- Dip Strip This is using the rod tip to feed a bit of slack into the fly line in at the beginning of the strip so the strip comes tight against the fly line after the stripping hand has more speed. Start the strip with the rod tip say 4 inches above the surface, easy if you are in a kayak. As you start the strip lower the rod tip toward the surface. The beginning of the strip is taking up the slack your falling rod tip is making so the full force of the strip hits after your stripping hand has built up more speed.
- Let Off Walk the Dog works when the jerk stops when the lure's turn is half formed. It coast through the turn and forward a bit in the new, opposite direction without any force from the line. When your strip comes tight on a heavier fly and fly line, the inertia of the fly and line in the water in effect pulls back against your stripping hand. That's when you stop your stripping hand. If your hand happens to hit your thigh or hip at that moment, its easier.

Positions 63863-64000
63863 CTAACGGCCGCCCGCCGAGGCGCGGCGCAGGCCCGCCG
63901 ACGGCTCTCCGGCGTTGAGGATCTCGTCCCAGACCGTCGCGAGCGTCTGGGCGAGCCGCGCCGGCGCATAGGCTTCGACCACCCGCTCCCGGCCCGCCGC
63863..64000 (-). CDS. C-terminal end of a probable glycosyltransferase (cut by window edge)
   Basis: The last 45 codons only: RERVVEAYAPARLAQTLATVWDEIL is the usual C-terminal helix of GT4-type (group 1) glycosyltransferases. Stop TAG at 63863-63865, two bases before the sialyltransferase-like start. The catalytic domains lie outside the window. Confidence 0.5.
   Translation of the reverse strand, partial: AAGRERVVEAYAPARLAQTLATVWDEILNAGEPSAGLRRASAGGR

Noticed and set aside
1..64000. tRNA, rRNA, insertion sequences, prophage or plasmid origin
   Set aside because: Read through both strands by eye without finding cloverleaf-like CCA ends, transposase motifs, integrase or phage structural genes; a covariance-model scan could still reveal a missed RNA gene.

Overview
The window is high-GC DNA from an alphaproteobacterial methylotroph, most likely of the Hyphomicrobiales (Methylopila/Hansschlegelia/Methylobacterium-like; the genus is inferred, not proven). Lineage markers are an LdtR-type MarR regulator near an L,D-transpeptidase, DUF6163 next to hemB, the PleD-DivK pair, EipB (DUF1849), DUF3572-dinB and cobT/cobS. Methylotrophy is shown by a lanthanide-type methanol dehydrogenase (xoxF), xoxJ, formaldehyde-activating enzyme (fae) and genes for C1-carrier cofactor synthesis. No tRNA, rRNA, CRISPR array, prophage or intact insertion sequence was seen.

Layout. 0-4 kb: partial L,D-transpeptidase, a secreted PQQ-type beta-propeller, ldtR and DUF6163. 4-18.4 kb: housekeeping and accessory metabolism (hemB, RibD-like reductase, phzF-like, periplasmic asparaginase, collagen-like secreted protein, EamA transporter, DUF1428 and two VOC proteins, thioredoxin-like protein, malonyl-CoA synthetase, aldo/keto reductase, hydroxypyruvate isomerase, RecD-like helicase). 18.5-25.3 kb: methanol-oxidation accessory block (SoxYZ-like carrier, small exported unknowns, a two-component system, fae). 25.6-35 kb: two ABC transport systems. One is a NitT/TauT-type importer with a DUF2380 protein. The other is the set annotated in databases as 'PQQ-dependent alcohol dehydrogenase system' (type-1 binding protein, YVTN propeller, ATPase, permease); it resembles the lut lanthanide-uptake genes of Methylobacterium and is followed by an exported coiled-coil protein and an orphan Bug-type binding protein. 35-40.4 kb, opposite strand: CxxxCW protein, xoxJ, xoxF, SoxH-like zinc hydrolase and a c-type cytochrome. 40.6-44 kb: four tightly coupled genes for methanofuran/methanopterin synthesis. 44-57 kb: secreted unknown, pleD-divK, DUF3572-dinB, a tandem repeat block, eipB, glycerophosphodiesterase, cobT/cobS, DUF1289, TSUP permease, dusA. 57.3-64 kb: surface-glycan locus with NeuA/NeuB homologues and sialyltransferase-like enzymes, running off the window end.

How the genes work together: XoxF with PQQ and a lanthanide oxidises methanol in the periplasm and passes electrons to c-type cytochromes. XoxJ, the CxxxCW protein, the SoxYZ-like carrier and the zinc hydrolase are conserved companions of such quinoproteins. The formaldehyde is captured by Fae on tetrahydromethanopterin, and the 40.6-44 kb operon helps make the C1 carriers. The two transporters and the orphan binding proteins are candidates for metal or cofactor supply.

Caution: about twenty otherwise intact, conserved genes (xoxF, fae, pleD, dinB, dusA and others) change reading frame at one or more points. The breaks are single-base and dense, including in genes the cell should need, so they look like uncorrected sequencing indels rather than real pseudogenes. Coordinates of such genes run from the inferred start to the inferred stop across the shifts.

- My latest production run of Dive Bangers were cut with a sharper angle on the front face. The tailing materials were all angled downward a bit maybe helping turn the fly into the turn.
- The hook eyes are low to bottom of the foam heads and the hook eye is bent downward slightly so the tug of the next strip would rotate the foam head so the slanted front face would help turn the fly back around heading toward the opposite direction.
- The white one had a shorter foam so a longer prism tape overhang behind the head. Water held in that overhanging skirt made for more momentum.
- The white one had a stream lined tail shape and somewhat fuller hollow tie construction carrying more water inside the dressing.